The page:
Storm tracking service launched

Thursday 21st Jul 2011 by theWeather Club

For all those who love a good storm – and there are plenty of those about, a new service has been launched that will make their day. In fact it will make many days to come. Today sees the release of StormTracker, a Met Office service which monitors and forecasts tropical cyclones, the world's type of storm.

The service is has a free, basic version aimed at interested members of the public, plus an more advanced version for professional risk managers for which the Met Office charges a fee. Backed by the latest advances in forecasting science and observation the system provides an interactive and complete global picture of cyclones to help quantify risk and aid decision-making. Dr. Matt Huddleston, Met Office Principal Climate Change Consultant, said: "The StormTracker tool is an amazing advance in technology. Risk managers in the financial and energy markets will find the access to a wider range of global forecasts, which are invaluable for reducing exposure to damaging storms like Hurricane Katrina in 2005 and Hurricane Andrew in 1992."

Among the services available to the professional clients, or indeed advanced amateurs are: Global risk forecasts from the Met Office's own 15-day forecasting model, combined with alternative views from two world-leading centres in America and Europe - something not available elsewhere. Detections of new storms forming beyond the present 5-day boundary. Storm probabilities for the next 15 days - an early warning of emerging storm risks. Live global satellite observations of clouds and sea surface temperature; A database of more than 150 years of storm track data.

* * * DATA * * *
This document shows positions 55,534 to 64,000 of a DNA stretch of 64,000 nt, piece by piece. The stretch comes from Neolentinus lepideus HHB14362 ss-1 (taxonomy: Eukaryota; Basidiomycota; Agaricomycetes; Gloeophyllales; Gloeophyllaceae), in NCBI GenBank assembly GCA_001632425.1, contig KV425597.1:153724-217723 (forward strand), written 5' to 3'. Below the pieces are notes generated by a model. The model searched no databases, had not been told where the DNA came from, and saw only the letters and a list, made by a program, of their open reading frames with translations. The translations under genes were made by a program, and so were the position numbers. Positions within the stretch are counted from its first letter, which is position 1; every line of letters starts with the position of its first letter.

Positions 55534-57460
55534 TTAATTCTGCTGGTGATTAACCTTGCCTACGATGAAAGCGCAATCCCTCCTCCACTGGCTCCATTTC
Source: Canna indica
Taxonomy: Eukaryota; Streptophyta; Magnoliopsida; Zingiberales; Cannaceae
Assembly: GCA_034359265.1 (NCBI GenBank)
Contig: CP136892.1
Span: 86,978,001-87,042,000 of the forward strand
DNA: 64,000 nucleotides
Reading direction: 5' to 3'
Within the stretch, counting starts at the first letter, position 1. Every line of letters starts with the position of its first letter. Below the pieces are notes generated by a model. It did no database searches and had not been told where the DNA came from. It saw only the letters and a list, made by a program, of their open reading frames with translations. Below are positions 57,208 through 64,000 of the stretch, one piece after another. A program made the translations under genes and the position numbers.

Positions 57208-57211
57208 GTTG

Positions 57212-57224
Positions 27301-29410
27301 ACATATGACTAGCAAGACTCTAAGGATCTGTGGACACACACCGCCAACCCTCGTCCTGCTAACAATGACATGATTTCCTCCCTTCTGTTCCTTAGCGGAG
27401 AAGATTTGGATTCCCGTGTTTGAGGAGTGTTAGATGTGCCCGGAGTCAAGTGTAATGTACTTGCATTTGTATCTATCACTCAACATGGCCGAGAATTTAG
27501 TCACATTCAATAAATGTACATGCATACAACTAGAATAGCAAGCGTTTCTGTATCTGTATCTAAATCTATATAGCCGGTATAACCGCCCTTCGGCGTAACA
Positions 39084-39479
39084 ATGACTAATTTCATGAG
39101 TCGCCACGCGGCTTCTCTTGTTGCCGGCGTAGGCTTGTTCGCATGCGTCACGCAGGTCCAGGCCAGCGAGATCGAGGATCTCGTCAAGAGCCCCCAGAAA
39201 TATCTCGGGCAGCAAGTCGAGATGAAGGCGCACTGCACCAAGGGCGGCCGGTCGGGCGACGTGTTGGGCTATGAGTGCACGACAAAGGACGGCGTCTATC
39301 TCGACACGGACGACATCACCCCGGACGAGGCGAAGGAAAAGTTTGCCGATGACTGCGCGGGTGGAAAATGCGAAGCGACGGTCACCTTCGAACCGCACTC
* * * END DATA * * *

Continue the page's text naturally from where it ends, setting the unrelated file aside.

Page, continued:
Dr. Huddleston explained that the subscription service operates as a 'one-stop-shop' where there is a complete view of the main data used by financial markets. He added: "The three models used, including the Met Office's new 15-day model, are market-leading and are consistently ranked among the top five in the world for dynamical forecasting on this timescale."